Waterproof, Windproof and Weatherproof: The Perfect Roof for Your Climate

Waterproof, Windproof and Weatherproof: The Perfect Roof for Your Climate

Maintenance And Repairs You Should Make To Your Home's Roof To Prevent Interior Moisture Problems

by Edgar Cruz

Keeping your roof and its drainage in good repair is important for keeping your home's interior well-maintained and safe for you and your family. When any part of your roof or its drainage system become damaged or compromised, interior water leaks can occur and lead to moisture problems and mold growth. Here are some tips to help you make simple repairs and regular maintenance to your home's roofing shingles and drainage.

Repair and Replace Shingles

As your home's shingles age, they wear and deteriorate from the sun's harmful rays, adverse weather conditions, and high winds. Overtime, these effects can loosen individual shingles, cause them to curl up, and become cracked. These effects can allow rain and snow melt to saturate beneath the shingles and roof underlayment to leak into your home's interior.

It is important to inspect your roof regularly from the ground to look for any missing shingles or irregular looking areas on the roof. Then, when you are able to safely access your roof top by ladder, take a close-up inspect of the roof's surface to take a closer look of the damage to see how it can be repaired.

You will need some extra shingles to make necessary repairs, which you can get from a local roofing supply store. Try to get shingles that match your home's existing shingles' color so the repair will blend in well on your home. But an off-color shingle will be sufficient if you have no other replacements available. If you have any leftover boxes of shingles stored in your home from the last time your roof was replaced, these make a fantastic resource.

To replace a missing shingle, use a pry bar to lift up the shingles directly above it, removing any nails that are currently in the way of replacing the new shingle. There may also be portions of the old shingle remaining. Pry up to remove any broken pieces of the old shingle. Slip the new shingle under the above shingle, placing four nails through the top of the shingle to secure attach it onto the roof.

Any shingles that are lifting up from the roof or are cracked, you can repair them with some roofing cement. Lift up the shingle that is damaged and apply some roofing cement to the underside of the shingle. Press the roofing cement back down to securely attach into place. Completing these repairs can help your roof last a bit longer and put off having to replace the entire roof without worrying about interior water leaks from your roof.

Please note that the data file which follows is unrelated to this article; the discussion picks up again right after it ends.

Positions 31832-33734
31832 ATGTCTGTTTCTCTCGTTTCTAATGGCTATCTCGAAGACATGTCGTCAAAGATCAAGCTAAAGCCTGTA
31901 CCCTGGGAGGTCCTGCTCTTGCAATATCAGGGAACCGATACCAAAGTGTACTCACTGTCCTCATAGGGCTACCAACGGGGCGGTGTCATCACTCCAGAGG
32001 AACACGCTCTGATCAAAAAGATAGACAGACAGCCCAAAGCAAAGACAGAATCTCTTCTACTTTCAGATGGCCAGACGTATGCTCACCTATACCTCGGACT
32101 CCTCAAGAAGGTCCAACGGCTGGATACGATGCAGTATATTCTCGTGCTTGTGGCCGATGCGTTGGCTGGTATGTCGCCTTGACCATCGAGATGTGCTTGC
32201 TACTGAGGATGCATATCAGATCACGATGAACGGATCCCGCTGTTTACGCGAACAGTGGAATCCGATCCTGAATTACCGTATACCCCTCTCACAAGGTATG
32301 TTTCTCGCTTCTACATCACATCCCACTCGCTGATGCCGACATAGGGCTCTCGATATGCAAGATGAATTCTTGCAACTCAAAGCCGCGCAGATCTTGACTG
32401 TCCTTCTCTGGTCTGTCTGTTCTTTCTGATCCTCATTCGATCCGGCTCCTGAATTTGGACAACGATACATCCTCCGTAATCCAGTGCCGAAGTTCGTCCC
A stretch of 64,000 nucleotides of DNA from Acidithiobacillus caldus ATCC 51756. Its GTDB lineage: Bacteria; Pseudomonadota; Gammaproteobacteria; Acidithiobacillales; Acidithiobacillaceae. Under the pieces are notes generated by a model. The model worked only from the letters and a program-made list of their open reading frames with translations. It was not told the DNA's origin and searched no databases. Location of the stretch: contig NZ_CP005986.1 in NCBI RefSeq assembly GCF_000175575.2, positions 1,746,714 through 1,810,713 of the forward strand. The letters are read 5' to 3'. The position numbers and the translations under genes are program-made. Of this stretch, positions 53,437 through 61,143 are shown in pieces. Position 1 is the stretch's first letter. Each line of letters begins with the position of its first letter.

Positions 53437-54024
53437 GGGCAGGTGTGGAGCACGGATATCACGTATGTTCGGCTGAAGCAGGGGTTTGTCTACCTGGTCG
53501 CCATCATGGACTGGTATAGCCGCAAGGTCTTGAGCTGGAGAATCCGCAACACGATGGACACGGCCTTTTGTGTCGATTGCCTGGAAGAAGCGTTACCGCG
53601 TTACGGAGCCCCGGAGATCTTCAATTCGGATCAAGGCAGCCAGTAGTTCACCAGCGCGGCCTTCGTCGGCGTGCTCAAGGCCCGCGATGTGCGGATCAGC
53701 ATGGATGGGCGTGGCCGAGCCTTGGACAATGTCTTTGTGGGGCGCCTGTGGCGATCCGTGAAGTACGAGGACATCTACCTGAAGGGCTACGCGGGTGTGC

Maintain Gutter Drainage 

Your roof's gutters and downspouts are responsible for draining moisture off your roof and away from your home's exterior foundation. Without these drainage systems working properly, water during a rainstorm or spring snow melt will saturate the soil directly around the exterior of your home's foundation or basement, where it can travel into your home. A wet basement and foundation can lead to mold and mildew growth, which can cause asthmatic and allergic reactions to you and members of your family.

It is recommended to clean out your gutters at least twice a year; in the spring and in the fall. This is to remove any build-up of leaves and other debris from their interiors to allow water proper drainage from your roof. If you have pine trees in your yard, you may need to clean your gutters up to four times a year, as they lose their needles all throughout the year.

Make sure the downspouts properly drain water from the gutters. Also make sure the downspouts have diverters to deliver the water out and away from the soil around your home's foundation. 

Use these two tips to help you maintain your roof and its gutter drainage system.


About Me

Waterproof, Windproof and Weatherproof: The Perfect Roof for Your Climate

Hi, welcome to my blog. My name is Wendy, and after traveling through many parts of the world as I worked on a degree in anthropology with a minor in architecture, I learned a lot. I saw how people took different approaches to the same issue (putting a roof on their home), but more importantly, I noticed how those approaches were dictated by the climate and culture in the area. Unfortunately, I think a lot of people in North America build roofs that are traditional rather than roofs that are the right fit for the climate. If you are interested in exploring the latter idea, I'm here to help. These posts look at the best way to get a roof that protects you from the elements. Explore, enjoy and send your friends over to my blog. Thanks!